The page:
As Georgia descends deeper into drought, Governor Sonny Perdue has ordered water restrictions, launched a legal battle and asked US President George W. Bush for help. Yesterday, the governor was to call on a higher power.
He was scheduled to join lawmakers and ministers on the steps of the state Capitol to pray for rain.
While public prayer vigils might raise eyebrows in other parts of the US, they are mostly shrugged off in the Bible Belt of the southern states, where turning to the heavens for help is common.
"Christianity has more of a place in the culture here than in some other region," said Ray Van Neste, a professor of Christian studies at Union University in Jackson, Tennessee. "And it's only natural, in a way, for the public to pray for rain."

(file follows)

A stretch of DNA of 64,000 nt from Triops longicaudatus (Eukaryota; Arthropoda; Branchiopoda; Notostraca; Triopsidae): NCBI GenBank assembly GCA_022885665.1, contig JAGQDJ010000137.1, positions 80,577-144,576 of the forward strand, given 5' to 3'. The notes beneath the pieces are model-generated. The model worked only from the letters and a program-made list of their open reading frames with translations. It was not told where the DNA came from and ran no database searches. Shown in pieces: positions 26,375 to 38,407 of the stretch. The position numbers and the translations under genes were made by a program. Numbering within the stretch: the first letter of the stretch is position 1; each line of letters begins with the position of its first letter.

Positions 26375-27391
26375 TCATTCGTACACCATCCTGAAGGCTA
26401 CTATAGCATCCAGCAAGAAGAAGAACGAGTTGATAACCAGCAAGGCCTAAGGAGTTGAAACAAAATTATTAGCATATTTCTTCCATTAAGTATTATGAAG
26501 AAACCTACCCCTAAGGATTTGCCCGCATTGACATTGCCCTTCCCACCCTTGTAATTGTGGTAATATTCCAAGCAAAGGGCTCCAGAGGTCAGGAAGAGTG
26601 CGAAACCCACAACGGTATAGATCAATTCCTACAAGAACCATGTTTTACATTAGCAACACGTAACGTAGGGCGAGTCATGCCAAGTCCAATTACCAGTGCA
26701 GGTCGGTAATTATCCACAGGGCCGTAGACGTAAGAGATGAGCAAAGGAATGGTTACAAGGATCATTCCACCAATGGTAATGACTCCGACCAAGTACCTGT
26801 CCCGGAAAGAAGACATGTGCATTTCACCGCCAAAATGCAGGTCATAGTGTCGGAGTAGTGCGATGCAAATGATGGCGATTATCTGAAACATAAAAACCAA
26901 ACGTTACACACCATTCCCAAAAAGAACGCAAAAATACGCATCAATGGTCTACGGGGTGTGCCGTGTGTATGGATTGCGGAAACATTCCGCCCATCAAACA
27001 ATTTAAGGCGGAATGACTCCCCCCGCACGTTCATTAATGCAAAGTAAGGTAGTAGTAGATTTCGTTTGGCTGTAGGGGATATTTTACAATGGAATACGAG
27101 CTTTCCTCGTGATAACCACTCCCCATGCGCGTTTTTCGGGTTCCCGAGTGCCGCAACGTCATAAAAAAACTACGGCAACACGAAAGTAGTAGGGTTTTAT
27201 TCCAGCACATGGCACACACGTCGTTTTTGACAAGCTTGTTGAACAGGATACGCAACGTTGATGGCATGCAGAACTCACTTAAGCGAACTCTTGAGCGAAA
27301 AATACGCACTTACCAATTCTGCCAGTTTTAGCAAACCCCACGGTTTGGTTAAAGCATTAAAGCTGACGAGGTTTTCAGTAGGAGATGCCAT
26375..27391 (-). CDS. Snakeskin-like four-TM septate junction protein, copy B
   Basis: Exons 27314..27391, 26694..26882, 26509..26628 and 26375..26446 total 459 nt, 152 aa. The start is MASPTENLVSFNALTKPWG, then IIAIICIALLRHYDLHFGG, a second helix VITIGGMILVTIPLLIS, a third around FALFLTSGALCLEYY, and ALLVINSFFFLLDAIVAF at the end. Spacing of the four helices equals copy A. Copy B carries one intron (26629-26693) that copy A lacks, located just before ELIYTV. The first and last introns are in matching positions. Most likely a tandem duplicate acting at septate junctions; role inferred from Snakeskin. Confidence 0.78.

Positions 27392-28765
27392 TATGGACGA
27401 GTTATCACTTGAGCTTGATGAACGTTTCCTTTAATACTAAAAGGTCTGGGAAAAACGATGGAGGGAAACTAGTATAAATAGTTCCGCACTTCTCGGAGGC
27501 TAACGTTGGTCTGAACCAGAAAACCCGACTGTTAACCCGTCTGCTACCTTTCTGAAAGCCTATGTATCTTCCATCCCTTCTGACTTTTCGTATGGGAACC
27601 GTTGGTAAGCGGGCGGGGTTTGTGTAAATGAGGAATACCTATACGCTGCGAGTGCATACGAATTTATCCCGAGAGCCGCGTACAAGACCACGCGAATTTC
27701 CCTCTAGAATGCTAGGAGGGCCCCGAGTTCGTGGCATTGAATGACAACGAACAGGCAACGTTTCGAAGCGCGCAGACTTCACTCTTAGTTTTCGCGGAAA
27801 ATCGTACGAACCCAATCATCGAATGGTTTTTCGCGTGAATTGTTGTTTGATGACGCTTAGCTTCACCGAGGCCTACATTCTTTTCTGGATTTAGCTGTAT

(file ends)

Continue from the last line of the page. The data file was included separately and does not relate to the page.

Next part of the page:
Perdue would not be the first governor to hold a call for public prayer during the epic drought gripping the Southeast. Alabama Governor Bob Riley issued a proclamation declaring a week in July as "Days of Prayer for Rain" to "humbly ask for His blessings and to hold us steady in times of difficulty."
The loudest opposition to Perdue's move has come from the Atlanta Freethought Society, which is expecting about a dozen of its members to protest at the vigil.
With rivers and reservoirs dropping to dangerously low levels across the region, a prayer rally at a high school football stadium in Watkinsville, Georgia, drew more than 100 worshippers last week, and a gospel concert dedicated to rain attracted hundreds more two weeks ago at an Atlanta church.
A Baptist, Perdue has several times mentioned the need for prayer, along with water conservation, as the crisis has worsened.